Winning the battle, but losing the war

One of my greatest frustrations during health care reform was the fact that, while conservative health care reform plans existed, none were seriously offered by prominent politicians. Yes, one or another was bandied about in wonky circles, but none were seriously put forward as the answer to the PPACA. Even the eventual calls for repeal and replace lacked much detail on the “replace” part.

It’s not that I can’t understand why things went this way. Politically, it’s much easier to play defense than offense. If you want to increase access, as many on one side want to do, then it’s going to cost money. If you want to reduce costs, as many on the other side want to do, then it’s going to reduce access or decrease quality. Proposing what you want means opening yourself to attack. That’s why it’s hard to do, and why it doesn’t happen often.

But, let’s face it. Opponents of health care reform could just keep attacking and attacking, and watch the bill, and law, become more and more unpopular. If your goal was partisan in nature, then this was absolutely the way to go.

My problem with that was that I couldn’t care less about the political win; I wanted a policy win. I wanted a better health care system. I firmly believed that honest debate and compromise could get us there. But if one side would offer a solution and then be decimated for doing so, we’d get nowhere.

That’ why I have to agree with Andrew Sullivan once again. I may not agree with all the aspects of Rep. Ryan’s proposed budget. But I respect the fact that he’s put himself on the line and exposed himself to political harm. There will likely be no end of ads and campaigns attacking him for his ideas; some of those lines of attack may even have merit. But that’s always the way it is.

One side thinks that spending is too high, and they want to reduce it. Of course, when you reduce spending, you cut programs – many of which are popular. The other side thinks that revenue is too low, and wants to increase it. But raising taxes, even if it means returning to rates from the recent past, can be just as unpopular as spending cuts. Proposing what you want means opening yourself to attack. That’s why it’s hard to do, and why it doesn’t happen often.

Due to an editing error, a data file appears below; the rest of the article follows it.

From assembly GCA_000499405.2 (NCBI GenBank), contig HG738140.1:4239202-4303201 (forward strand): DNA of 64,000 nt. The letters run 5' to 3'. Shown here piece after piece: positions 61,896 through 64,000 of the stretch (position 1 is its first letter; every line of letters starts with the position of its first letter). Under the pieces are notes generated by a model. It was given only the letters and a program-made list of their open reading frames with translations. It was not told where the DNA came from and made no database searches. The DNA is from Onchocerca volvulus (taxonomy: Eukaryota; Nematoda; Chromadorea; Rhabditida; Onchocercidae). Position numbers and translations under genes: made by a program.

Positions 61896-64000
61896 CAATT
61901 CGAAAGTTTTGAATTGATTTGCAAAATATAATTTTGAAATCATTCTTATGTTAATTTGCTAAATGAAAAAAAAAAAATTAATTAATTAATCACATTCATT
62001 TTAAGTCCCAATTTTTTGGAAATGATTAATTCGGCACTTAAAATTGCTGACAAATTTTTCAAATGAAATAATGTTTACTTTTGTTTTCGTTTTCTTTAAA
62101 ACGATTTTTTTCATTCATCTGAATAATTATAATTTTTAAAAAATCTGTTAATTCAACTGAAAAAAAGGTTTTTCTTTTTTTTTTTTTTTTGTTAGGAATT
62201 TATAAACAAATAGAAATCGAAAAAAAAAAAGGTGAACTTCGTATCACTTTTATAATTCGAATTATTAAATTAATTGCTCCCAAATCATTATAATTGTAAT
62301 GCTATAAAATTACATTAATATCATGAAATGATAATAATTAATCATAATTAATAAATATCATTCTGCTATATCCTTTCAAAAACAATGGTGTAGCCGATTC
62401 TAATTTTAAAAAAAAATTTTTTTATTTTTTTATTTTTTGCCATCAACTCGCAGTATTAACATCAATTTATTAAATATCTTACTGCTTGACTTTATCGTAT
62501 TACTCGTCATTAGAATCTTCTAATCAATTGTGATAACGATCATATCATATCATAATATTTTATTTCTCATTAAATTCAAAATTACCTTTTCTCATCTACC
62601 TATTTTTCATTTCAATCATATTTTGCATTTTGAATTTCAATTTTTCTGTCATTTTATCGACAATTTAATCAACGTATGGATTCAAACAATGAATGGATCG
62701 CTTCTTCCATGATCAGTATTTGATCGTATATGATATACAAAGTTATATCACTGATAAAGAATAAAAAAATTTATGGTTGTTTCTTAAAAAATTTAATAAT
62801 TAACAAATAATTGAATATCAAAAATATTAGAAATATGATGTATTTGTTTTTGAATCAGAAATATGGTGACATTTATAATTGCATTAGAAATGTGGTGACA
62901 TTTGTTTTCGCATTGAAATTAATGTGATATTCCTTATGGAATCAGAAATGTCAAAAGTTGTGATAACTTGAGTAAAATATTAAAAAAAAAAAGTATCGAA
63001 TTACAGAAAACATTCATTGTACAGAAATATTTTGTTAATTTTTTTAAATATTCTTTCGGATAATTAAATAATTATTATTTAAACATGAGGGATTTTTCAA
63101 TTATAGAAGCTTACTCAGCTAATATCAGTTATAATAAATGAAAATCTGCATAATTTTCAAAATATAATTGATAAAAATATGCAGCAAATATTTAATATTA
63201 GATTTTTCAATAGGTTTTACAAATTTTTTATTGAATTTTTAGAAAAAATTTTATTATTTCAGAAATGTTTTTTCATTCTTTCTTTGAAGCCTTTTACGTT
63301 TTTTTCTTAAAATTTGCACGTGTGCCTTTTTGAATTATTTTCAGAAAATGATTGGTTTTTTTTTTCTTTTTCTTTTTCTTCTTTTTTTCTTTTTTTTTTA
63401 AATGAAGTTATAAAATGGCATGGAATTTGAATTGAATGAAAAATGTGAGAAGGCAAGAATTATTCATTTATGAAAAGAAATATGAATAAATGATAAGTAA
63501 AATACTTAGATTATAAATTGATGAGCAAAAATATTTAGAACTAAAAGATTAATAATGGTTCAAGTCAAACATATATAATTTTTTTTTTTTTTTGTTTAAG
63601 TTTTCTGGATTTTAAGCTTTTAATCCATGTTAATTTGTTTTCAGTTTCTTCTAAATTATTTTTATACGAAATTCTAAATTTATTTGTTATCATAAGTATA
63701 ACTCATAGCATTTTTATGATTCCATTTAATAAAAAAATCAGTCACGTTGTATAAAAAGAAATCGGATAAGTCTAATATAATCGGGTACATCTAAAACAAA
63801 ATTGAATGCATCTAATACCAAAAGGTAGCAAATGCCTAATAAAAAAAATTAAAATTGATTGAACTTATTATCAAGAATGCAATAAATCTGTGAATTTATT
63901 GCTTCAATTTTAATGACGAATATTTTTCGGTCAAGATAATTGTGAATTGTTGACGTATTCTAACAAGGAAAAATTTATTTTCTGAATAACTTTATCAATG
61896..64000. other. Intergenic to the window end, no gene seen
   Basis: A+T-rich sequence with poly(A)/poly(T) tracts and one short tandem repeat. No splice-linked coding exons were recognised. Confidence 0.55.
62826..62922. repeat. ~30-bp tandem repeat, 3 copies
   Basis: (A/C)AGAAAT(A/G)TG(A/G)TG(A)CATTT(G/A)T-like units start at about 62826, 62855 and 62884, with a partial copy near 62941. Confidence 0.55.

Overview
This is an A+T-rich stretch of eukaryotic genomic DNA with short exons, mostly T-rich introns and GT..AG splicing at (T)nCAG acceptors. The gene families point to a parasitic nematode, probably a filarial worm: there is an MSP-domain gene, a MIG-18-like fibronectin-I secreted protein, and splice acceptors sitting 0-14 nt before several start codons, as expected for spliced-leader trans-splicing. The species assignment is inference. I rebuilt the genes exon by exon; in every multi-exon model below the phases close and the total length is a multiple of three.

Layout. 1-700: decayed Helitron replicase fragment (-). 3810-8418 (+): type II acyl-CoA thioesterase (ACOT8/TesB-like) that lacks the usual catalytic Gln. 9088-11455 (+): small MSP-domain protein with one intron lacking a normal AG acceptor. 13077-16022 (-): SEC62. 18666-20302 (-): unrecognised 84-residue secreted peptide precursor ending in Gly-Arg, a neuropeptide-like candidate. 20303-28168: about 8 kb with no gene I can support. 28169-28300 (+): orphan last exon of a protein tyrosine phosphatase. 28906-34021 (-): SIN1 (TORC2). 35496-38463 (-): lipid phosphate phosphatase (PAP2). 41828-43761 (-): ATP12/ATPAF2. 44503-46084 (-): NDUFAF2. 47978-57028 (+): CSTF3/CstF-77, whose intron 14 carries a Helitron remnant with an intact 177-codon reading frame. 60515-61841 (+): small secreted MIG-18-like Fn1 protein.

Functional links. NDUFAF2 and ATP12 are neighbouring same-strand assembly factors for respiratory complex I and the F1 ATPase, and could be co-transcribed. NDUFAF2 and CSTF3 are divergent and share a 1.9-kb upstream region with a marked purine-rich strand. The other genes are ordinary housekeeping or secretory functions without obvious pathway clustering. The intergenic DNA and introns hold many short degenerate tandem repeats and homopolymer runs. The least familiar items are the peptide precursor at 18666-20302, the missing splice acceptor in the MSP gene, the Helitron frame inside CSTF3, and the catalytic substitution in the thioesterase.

But, once again, I don’t care about the political win; I want a policy win. I want a better economy and a more stable long term outlook, and that’s not sustainable with out current revenue and spending. Rep. Ryan may be in the majority in the House, but Democrats still control most of the government. It may be politically savvy to attack, but it will be in the best long term interests of out country if those who disagree with Rep. Ryan go one step further. They should answer his ideas with their own. If they hold merit, then a real debate can take place, and America can decide how best to improve our long term deficit.

If, however, opponents take the opportunity merely to attack and demonize without countering with their own plans, then we will lose a valuable chance to use debate and compromise to achieve an optimal solution. Some believe that the Republicans passed up such an opportunity with health care reform. Let’s hope the Democrats don’t make the same mistake. They may win a political battle, but America could lose the policy war.

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